Smoking Movies: The Good, The Bad and The Ugly (1966)

Widely considered the ultimate Spaghetti Western, The Good, The Bad and The Ugly (1966) catapulted Clint Eastwood to super-stardom. Sergio Leone's masterpiece tows a fine line between honor and greed amid the violent anarchy of the American Civil War, all through a notable script and exquisite imagery. From the sweeping, dusty desert landscape and intense close-ups, to the climactic showdown in Sad Hill Cemetery, this is a cult movie deserving of its fame.

Despite being heralded as the genre's peak, it didn't have the greatest reception from critics at the time. One memorable review came from the LA Times, who contended the movie should be called "The Bad, The Dull and The Interminable".

Gritty and dripping in tension, the three title characters represent the good, the bad, and the ugly, but it's their flaws and ambiguity that draw the audience in. Eastwood (The Good) plays the 'man with no name' and makes a living by scamming small town police. He shows himself to be capable of some pretty sadistic acts, while still irking an air of mystery with his tendency to speak in single sentences.

Instantly recognizable by his distinctive brown hat, Eastwood's character, known as Blondie, is also a cigar-smoker. We've gone behind the camera to take a closer look at what cigars Clint Eastwood was smoking and pick our favorite cigar smoking scenes from this sprawling three-hour epic.

The plotline

Aside from the gripping storyline, what makes the plot remarkable is that Leone never wrote anything down. The entire concept was in his head, and came to life naturally through the lens of the camera.

Unlikely alliances and pitiless rivalries are formed between the three central figures as they race to find Confederate gold that's been buried in a remote graveyard.

This battle to gain the upper hand in finding the prize takes place at the same time as the unrest of American Civil War. Such is the yearning of the three remorseless outlaws to get their hands on the gold, the majesty and horrid futility of conflict play second fiddle. Blondie and Tuco (The Ugly) even blow up a bridge to disperse the two armies and access the cemetery, highlighting their ignorance of a greater political and social movement for personal gain.

The opening scene sees Blondie turning in Tuco, a wanted bandit, in return for a $2,000 reward. As Tuco awaits his execution, Blondie surprises the authorities by shooting Tuco's noose to him free. The two later meet up to split the cash. Meanwhile, a mercenary known as Angel Eyes (The Bad) is contracted to kill a thief who stole a cache of Confederate gold. Angel Eyes duly obliges and sets his own eyes on locating the gold.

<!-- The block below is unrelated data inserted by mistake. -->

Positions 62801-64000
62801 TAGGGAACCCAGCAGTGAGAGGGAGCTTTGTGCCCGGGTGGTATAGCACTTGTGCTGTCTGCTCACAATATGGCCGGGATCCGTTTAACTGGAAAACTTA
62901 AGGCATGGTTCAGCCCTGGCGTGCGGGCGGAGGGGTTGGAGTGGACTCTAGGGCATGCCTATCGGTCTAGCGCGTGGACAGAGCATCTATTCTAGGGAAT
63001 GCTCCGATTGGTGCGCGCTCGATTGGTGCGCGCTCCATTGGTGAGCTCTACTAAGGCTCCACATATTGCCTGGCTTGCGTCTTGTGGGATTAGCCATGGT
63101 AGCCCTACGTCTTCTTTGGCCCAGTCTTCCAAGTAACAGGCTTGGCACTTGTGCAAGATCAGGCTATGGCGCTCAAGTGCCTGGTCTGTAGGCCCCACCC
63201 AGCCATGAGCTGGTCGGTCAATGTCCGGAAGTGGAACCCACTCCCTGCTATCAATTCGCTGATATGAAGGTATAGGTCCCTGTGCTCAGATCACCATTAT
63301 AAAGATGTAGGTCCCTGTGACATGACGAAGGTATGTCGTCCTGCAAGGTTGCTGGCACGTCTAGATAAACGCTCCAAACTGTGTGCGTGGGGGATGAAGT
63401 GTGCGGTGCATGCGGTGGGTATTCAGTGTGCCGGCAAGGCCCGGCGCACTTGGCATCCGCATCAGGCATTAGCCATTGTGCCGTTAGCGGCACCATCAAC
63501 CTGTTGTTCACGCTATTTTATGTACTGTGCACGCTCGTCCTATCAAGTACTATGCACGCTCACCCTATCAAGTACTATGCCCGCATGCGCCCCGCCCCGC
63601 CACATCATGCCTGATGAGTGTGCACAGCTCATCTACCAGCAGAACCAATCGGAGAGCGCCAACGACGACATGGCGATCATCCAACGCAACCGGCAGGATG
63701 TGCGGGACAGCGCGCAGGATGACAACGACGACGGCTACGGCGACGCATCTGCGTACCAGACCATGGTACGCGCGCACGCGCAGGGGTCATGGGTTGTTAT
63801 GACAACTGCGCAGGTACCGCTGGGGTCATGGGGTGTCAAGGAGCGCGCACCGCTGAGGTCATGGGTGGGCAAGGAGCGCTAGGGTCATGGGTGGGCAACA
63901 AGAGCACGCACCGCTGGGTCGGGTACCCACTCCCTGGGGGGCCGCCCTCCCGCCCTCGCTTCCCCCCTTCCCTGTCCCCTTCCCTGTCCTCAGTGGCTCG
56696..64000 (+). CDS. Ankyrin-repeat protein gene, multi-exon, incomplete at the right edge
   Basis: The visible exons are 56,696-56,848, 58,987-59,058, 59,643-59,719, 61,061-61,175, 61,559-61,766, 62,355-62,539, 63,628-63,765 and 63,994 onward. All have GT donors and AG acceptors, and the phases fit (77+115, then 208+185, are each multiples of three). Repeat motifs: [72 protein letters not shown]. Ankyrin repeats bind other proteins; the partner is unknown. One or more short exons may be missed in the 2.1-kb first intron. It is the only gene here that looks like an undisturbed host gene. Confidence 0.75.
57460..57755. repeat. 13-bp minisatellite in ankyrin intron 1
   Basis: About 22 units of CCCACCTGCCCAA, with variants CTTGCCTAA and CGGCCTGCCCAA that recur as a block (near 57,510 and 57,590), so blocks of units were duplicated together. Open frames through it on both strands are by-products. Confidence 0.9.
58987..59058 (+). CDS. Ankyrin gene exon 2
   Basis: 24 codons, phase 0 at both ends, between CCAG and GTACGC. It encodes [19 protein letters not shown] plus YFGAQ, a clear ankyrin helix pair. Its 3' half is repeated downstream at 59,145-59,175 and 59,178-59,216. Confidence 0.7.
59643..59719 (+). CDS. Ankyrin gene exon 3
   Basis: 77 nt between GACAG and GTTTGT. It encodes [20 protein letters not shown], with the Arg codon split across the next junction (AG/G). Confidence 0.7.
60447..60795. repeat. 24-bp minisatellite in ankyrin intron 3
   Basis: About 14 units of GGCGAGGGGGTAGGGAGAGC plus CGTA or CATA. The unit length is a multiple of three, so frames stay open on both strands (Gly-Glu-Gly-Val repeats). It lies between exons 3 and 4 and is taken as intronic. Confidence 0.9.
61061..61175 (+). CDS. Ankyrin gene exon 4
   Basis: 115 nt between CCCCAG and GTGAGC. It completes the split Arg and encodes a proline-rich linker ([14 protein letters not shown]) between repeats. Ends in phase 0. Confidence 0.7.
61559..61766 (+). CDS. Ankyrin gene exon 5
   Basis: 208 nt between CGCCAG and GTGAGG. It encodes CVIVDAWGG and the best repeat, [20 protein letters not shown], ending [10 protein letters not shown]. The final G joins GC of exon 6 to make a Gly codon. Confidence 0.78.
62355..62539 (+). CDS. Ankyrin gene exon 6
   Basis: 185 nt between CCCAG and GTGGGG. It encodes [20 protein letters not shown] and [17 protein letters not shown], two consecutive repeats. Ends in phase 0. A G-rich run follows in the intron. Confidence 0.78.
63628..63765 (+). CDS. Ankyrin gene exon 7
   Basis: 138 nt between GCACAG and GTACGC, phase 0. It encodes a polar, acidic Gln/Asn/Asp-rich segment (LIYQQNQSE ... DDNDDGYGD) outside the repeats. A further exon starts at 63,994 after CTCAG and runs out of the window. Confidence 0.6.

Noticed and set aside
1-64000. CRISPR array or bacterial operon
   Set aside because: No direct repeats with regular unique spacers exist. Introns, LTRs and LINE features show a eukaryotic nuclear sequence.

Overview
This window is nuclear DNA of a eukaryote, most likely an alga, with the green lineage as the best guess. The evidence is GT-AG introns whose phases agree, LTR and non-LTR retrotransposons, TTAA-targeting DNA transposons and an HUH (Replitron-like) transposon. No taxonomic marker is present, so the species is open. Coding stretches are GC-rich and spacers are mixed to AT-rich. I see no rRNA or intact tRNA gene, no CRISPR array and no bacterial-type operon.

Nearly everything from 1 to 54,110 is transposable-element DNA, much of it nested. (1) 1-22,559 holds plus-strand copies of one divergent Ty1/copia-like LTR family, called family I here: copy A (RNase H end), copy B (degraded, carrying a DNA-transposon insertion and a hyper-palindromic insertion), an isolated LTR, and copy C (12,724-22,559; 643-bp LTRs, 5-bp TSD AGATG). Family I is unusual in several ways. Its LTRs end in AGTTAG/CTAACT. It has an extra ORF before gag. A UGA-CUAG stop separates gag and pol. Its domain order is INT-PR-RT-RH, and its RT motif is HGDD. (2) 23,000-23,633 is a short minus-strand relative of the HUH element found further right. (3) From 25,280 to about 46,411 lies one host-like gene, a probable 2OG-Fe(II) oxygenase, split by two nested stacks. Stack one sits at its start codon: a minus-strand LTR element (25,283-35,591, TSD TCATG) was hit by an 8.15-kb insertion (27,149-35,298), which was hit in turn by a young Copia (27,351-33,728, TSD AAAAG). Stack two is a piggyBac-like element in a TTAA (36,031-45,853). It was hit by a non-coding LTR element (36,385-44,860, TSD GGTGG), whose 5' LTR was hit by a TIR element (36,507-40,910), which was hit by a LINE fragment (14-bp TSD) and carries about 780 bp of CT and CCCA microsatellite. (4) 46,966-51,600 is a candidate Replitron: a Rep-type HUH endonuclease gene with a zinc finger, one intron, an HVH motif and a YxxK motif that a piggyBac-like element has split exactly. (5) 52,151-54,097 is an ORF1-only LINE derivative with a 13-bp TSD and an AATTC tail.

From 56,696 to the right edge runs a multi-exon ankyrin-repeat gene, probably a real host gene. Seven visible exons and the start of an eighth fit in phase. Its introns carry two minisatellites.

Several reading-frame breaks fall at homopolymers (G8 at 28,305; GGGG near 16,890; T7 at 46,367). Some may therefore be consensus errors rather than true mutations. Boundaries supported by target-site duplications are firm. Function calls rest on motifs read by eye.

Blondie and Tuco form an uneasy pact that frequently flips from friendship to foe. Culminating in a nail-biting and lengthy stare-down between the three men in the middle of the graveyard, Blondie shoots Angel Eyes dead – Tuco then discovers that Blondie had unloaded his gun the night before.

Blondie directs Tuco to the correct grave. Tuco digs and is ecstatic to unearth the hidden bags of gold, but is shocked when he turns to Blondie, who forces him to stand atop a precarious grave marker before fixing a noose around his neck and binding his hands together.

He rides off with his share of the gold while Tuco cries for mercy. Blondie's silhouette returns on the horizon and he severs the noose rope, just like in the opening of the film. Tuco drops face-first onto his portion of the treasure, but still has his hands tied. He gets up in a state of rage and curses in the direction of the distant gunslinger, "Hey Blondie! You know what you are? Just a dirty sonofabitch!"

Cigar smoking scenes in The Good, The Bad and The Ugly

Eastwood's character is often seen lighting up a stogie throughout the movie, which proves to be his downfall in one scene where Tuco goes in a relentless search of Blondie after being left stranded in the desert. Stumbling across numerous smoldering cigars as he trots through the wilderness, his fiendish expression after he blows out smoke on the definitive one is his way of saving "Now I've got him".

Even though Blondie may have been 'The Good' in name only, there's a heartwarming moment towards the end of the film where he lives up to his title. Comforting a dying soldier, he lays his coat over him and allows him several puffs of his cigar.

However, the pinnacle cigar moment has to be the infamous 'Mexican Standoff'. Eastwood doesn't budge an inch during the incredibly tense final scene as he keeps his cigar firmly between his lips, as all three watch each other like hawks. Such is Blondie's unwavering concentration, he doesn't drop his cigar when he shoots the film's antagonist, Angel Eyes.

What type of cigars are smoked in The Good, The Bad and The Ugly?

Accidentally created in 1815, Toscano cigars are the national cigars of Italy and enjoyed by Eastwood in The Good, The Bad and the Ugly. Produced in Tuscany, they're made using Kentucky tobacco and have been cherished by cigar connoisseurs around the world for over 200 years.

The rebellious Toscano Stilnovo is Toscono's only cigar to feature a binder. Combining the finest fire cured leaf from Italy and Kentucky for a smoky, spicy experience, there's a traditional BBQ flavor, as well as charred cedar and nuances of pepper throughout. Make sure to check out other smoky smokes such as the Cohiba Black cigars or Montecristo Espada cigars or our range of BBQ and grilling cigars.

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